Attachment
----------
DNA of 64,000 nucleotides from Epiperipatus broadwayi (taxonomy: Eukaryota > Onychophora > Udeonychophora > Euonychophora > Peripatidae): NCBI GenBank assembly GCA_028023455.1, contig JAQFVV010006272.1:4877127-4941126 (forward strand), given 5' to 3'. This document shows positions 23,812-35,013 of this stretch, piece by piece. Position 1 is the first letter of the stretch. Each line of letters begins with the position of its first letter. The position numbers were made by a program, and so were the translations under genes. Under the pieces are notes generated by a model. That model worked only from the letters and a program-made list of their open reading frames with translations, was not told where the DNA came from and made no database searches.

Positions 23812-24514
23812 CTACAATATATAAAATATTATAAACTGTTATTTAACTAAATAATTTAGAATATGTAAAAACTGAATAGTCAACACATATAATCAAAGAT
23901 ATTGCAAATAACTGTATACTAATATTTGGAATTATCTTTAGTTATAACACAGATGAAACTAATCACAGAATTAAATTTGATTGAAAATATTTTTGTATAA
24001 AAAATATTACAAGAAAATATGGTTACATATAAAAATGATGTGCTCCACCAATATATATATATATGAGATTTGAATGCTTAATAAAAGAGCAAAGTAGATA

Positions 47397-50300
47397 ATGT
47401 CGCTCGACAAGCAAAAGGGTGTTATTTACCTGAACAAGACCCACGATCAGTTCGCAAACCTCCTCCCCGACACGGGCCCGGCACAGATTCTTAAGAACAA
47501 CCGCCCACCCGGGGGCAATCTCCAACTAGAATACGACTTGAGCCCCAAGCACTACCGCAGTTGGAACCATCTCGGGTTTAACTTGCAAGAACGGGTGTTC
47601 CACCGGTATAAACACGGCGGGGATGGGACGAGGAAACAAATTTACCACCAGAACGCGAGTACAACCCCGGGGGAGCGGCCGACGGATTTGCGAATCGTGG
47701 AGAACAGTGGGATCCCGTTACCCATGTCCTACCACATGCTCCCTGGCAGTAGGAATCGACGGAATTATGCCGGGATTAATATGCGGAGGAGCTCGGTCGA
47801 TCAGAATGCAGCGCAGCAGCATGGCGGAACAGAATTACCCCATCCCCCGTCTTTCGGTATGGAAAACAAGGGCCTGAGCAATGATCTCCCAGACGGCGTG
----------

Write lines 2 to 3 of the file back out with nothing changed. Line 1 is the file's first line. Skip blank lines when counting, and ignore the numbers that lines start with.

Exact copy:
Positions 23812-24514
23812 CTACAATATATAAAATATTATAAACTGTTATTTAACTAAATAATTTAGAATATGTAAAAACTGAATAGTCAACACATATAATCAAAGAT